Mel Bochner

Blah, Blah, Blah, 2023
oil on velvet, 45 x 46 inches [114.3 x 116.8 cm], unique

Mel Bochner is recognized as one of the pioneers in the development of Conceptual Art, leading the introduction of language into visual art in work that has spanned painting, drawing, printmaking, photography, and installation. Bochner has consistently probed the conventions of both visual art and language, revealing unspoken codes that underpin our engagement with each.

Bochner received his BFA from the Carnegie Institute of Technology in Pittsburgh in 1962. Shortly after moving to New York City in 1964, he became involved in two of the major movements of the period—Minimal Art, which was already being developed by artists such as Donald Judd, Dan Flavin, and Sol LeWitt, and Conceptual Art, a then-nascent movement of which Bochner would become a key figure. In 1966 he organized the exhibition Working Drawings And Other Visible Things On Paper Not Necessarily Meant To Be Viewed As Art at the School of Visual Arts, New York—a show that is now considered to be one of the first Conceptual Art exhibitions. The same year Bochner began making photo works, including his important 36 Photographs and 12 Diagrams, which was exhibited at Dwan Gallery, New York, in 1967. In 1969 the artist created his now-famous Measurement Room at Galerie Heiner Friedrich in Munich, Germany.

Howl, 2022
oil on velvet, 32 x 18 7/8 inches [81.3 x 47.9 cm], unique

Using a variety of techniques, recent paintings have collected sets of related words and phrases, bringing together text from high culture and low. Bochner’s Thesaurus paintings transform loaded or banal words into graphic arrangements, blurring the lines between looking and reading and leaving viewers to bring their own associations.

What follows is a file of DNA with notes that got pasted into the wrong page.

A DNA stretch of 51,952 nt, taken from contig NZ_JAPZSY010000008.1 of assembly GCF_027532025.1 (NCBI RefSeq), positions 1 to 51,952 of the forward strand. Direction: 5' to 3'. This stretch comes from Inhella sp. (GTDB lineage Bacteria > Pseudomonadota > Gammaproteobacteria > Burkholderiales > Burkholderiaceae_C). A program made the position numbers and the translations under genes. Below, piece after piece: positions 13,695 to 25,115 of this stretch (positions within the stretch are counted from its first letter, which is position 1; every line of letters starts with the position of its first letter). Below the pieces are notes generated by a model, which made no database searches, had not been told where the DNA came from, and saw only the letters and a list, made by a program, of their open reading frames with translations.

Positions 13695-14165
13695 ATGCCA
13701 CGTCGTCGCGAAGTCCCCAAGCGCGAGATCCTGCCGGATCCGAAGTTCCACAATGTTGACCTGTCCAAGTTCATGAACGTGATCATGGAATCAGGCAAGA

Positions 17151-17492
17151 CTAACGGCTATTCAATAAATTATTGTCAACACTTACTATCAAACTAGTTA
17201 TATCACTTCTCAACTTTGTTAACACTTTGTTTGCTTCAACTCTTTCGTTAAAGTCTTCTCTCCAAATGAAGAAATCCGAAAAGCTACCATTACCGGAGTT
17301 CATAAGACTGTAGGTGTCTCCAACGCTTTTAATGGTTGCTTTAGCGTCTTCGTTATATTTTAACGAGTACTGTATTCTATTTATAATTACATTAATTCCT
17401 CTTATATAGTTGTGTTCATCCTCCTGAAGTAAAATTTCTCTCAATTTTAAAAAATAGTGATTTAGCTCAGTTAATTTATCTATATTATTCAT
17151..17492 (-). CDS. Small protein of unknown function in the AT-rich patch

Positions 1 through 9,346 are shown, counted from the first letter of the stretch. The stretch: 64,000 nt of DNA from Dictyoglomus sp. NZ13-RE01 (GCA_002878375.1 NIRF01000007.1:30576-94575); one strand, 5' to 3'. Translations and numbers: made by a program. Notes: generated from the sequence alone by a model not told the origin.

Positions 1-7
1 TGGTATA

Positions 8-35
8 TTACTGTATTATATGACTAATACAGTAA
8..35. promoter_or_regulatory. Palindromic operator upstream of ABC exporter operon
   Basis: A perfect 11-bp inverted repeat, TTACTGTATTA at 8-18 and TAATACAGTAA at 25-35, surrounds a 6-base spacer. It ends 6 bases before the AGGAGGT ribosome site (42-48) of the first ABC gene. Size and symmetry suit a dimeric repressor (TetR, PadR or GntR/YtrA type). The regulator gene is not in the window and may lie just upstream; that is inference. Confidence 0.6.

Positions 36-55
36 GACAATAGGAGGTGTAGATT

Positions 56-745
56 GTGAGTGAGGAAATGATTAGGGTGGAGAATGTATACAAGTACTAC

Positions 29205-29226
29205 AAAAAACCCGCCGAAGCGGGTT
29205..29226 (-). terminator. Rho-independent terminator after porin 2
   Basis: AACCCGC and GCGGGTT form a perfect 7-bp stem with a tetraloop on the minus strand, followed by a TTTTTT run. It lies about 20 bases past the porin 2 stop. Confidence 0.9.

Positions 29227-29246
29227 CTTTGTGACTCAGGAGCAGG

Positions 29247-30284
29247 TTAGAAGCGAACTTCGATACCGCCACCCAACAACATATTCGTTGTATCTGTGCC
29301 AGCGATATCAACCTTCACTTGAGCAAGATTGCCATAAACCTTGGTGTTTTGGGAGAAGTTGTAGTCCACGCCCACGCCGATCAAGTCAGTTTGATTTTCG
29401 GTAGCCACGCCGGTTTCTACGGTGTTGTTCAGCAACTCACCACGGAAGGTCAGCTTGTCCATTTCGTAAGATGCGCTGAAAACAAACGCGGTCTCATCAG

Blah Blah Blah, 2022
oil on velvet, 68-1/2 x 48 inches (overall) [174 x 121.9 cm]

Bochner’s first exhibition at Fraenkel Gallery, Photographs and Not Photographs 1966-2010, presented Bochner’s ground-breaking photographs from that period, highlighting the influence of these works on other aspects of his practice. The exhibition was accompanied by a catalogue published by Fraenkel Gallery, which Bochner helped design. 

Obliterate, 2018
silkscreen in 12 colors, 50 x 40 inches (sheet) [127 x 101.6 cm], edition of 30

As both an artist and critic, Bochner has served as an interpreter and interlocutor for many other artists of his generation. His early writings, including Art in Process—Structures (Arts Magazine, 1966), Serial Art Systems: Solipsism (Arts Magazine, 1967), and The Serial Attitude (Artforum, 1967), all attempted to elucidate some of the fundamental ideas at work in minimalism and early conceptualism. Major exhibitions of Bochner’s work include Mel Bochner: Thought Made Visible 1966–1973 at the Yale University Art Gallery in 1995; Mel Bochner: Photographs 1966–1969 at the Harvard University Art Museums in 2002; Mel Bochner: Language 1966–2006 at the Art Institute of Chicago in 2006; Mel Bochner: Strong Language at the Jewish Museum in 2014; Mel Bochner, Measurement Room: No Vantage Point at the Dia Art Foundation in 2019; and Mel Bochner Drawings: A Retrospective, at the Art Institute of Chicago in 2022.

I Forget, 2014
etching with acquatint, 22-1/4 x 30-1/4 inches (sheet) [56.5 x 76.8cm], edition of 20